Tuesday, February 7, 2012

Hatefulness as a Gift of Love, Part I

Lorna Smith Benjamin, a well-respected researcher on the relationship between interpersonal psychology and personality disorders, has a saying that “Every Psychopathology is a Gift of love.”  In other words, she believes people develop maladaptive traits because, as she explains on her website:

“… problem patterns…are the result of one or more of three copy processes started in relation to an important early caregiver…Those are (1) Be like him/her (identification); (2) act as if he/she is still around and in charge (recapitulation); ( 3) treat yourself as he/she did (introjection). Sometimes the copying is in negative image (e.g., be the opposite)…The purpose of the copying is to seek reconciliation, approval, love of the internalized representation of that original object (person). People unwittingly act accordingly to the "rules" laid down by these early relationships and even when they believe they hate the original copy person. Every psychopathology is a gift of love.”

If you're looking for a therapist, find one who knows this stuff

[Some trivia for you: Dr. Benjamin started out as a student of Timothy Leary, way back when he was a respected academic interpersonal psychologist and before he went off the deep end as a hippie guru telling everyone to “turn on, tune in, and drop out.” Don't hold it against her].


That people may mistreat themselves because of loyalty to their kin group and a sense of altruism in that context seems to me to be due to a biological imperative (see my post on kin selection), albeit one that we can consciously choose to ignore.

This idea is understandably difficult for most people to wrap their heads around.  Self destructiveness as a sort of altruism?  (I explained some patterns associated with this phenomenon in my posts of 2/6/11 and 2/11/11).  The idea that the biological forces of kin selection may lead individuals to act in hateful and/or frustrating ways to other people for altruistic purposes within the kin group (although certainly not altruistic to outsiders) is even harder to swallow.  But the idea that individuals are willing to sacrifice their own children as a gift of love to the family system is the most difficult of all.

I think that the attraction of the Biblical story of Abraham nearly obeying a command from God to kill his own beloved son, not to mention the story of God being willing to sacrifice his only Son for the good of humanity, stems from the pervasiveness of this phenomenon within our species.  Certainly, the common willingness of parents to send their children off to war illustrates how powerful this human tendency is.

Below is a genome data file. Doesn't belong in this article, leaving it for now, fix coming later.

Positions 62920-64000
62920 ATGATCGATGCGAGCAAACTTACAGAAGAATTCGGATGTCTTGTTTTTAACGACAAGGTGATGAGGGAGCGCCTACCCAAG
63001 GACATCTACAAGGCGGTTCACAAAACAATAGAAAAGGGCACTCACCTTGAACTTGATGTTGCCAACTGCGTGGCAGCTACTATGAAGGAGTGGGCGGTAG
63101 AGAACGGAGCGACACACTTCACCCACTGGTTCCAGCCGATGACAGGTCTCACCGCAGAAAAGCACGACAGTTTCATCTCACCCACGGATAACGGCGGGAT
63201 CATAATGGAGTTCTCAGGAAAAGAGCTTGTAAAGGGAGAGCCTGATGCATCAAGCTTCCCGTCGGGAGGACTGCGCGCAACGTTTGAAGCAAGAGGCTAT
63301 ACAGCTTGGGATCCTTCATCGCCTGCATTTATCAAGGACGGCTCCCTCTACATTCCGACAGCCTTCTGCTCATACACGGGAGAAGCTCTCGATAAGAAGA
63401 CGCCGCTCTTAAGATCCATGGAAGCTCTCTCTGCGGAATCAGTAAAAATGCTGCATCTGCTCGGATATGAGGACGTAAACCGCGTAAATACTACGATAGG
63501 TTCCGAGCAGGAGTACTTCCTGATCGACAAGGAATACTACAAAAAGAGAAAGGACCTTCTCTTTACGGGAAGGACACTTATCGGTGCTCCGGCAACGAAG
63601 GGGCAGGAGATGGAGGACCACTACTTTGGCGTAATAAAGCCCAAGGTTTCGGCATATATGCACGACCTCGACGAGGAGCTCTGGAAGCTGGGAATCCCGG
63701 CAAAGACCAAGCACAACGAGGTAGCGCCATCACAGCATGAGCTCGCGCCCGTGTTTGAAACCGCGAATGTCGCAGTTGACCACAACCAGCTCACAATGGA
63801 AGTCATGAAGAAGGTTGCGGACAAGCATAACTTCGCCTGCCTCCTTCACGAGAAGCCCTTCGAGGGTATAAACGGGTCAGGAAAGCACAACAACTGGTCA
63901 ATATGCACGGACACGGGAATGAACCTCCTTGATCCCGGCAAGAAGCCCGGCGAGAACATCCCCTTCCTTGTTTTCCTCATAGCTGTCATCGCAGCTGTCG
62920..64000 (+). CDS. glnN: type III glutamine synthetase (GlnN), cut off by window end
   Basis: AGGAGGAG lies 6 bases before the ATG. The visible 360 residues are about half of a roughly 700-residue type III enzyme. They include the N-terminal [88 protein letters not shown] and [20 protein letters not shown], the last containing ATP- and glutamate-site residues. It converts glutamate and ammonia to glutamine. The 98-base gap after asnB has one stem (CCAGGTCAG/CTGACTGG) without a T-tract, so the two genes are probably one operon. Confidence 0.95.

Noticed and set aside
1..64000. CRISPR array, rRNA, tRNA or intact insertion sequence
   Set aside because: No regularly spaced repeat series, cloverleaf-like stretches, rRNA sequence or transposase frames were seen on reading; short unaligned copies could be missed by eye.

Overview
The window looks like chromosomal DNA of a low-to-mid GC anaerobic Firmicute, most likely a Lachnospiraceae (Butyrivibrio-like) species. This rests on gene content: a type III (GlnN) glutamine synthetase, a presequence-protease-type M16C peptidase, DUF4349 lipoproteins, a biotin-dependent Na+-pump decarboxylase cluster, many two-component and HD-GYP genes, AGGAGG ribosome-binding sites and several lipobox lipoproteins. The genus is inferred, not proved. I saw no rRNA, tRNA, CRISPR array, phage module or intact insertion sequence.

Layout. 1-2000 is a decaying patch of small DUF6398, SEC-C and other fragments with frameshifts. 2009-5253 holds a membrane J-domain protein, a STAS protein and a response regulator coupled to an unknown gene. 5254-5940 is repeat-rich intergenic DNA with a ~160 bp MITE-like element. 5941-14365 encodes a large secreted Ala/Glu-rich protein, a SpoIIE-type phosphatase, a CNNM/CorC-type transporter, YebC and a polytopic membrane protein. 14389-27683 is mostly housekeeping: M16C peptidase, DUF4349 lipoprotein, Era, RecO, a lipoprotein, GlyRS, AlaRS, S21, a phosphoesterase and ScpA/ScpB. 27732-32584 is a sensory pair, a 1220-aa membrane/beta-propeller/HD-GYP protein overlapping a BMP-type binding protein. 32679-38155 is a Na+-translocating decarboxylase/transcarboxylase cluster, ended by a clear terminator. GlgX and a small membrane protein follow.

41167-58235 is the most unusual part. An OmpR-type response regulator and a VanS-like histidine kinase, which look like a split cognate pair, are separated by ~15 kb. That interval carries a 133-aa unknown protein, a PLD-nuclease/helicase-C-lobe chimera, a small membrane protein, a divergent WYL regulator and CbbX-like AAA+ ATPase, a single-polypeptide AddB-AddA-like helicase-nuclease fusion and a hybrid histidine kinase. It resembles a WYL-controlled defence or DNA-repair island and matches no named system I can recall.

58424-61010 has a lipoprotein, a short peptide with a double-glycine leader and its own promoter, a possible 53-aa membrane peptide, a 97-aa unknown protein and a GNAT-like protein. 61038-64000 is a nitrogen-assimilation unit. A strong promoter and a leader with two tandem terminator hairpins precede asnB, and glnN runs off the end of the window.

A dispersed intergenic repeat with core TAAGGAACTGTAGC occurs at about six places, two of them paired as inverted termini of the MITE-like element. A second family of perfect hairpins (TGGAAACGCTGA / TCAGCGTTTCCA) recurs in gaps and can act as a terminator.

The military in this country honors the mothers of fallen soldiers as “Gold Star Mothers.”  The government gives them a folded flag and a dead son or daughter, and usually they somehow consider it quite an honor.

That parents somehow still love their children even if they are acting out a hateful, nasty, and/or abusive family role is something my patients often have a great deal of trouble accepting, and understandably so.  In order to explain their parents strange hatefulness, which I also refer to in my post of July 6, 2010 as distancing behavior, they have usually come to the conclusion that their parents are heartless, evil, insane, or stupid

If I were in their shoes, I am absolutely certain I would have come to the exact same conclusion. Still, as they tell their stories to me in psychotherapy, I always hear of those rare times when their parents were not hateful but actually loving.  Sometimes such parents even will unexpectedly express their love directly, although often in a way which undermines their own credibility.  However, because of the total context of the relationship, these positive acts and statements are discounted.  Again, discounting such contradictory double messages is perfectly understandable.

Why would you believe the professions of love of anyone who generally tends to treat you like sh*t?  That would really be insane. Why should you believe them when there is so much evidence to the contrary?

And who knows if they are not doing those positive things for you on purpose to set you up once again for disappointment?  Letting you start to hope that they could finally be the parents you always wished you had, only to dash those hopes to pieces.  Like waiting for your estranged father to come and pick you up as he promised, when he has broken such promises time and time again.

Still, what does one make of a mother who, for the first time, admitted to her adult daughter that she had severely verbally abused the daughter when she was very young, but then told her not to bring it up again because she would deny ever having admitted it?  

And therapists tell patients whose parents do this crap that they have “trust issues” as if somehow that indicates that there is something wrong with them.  If such patients did not have trouble trusting people, then there would be something wrong with them.

I have been corresponding with two women whose mothers are described as having many traits that are suggestive of the diagnosis of borderline personality disorder.  While they both really want to believe that beneath all the horrible distancing behavior their mothers really did and do care about them, they of course find that the idea induces a lot of cognitive dissonance.  Again, I do not blame them one bit for thinking that I am just a little bit crazy for thinking so.

In part II of this post, I will describe some of the “maternal” behavior that one of them described to me, as well as translating some of her mother’s behavior and verbalizations into what I think is really being expressed covertly.


  1. Having had a mother who was either a narcissist with borderline traits or a borderline with narcissistic traits, I am on tenterhooks for part II.

  2. Replies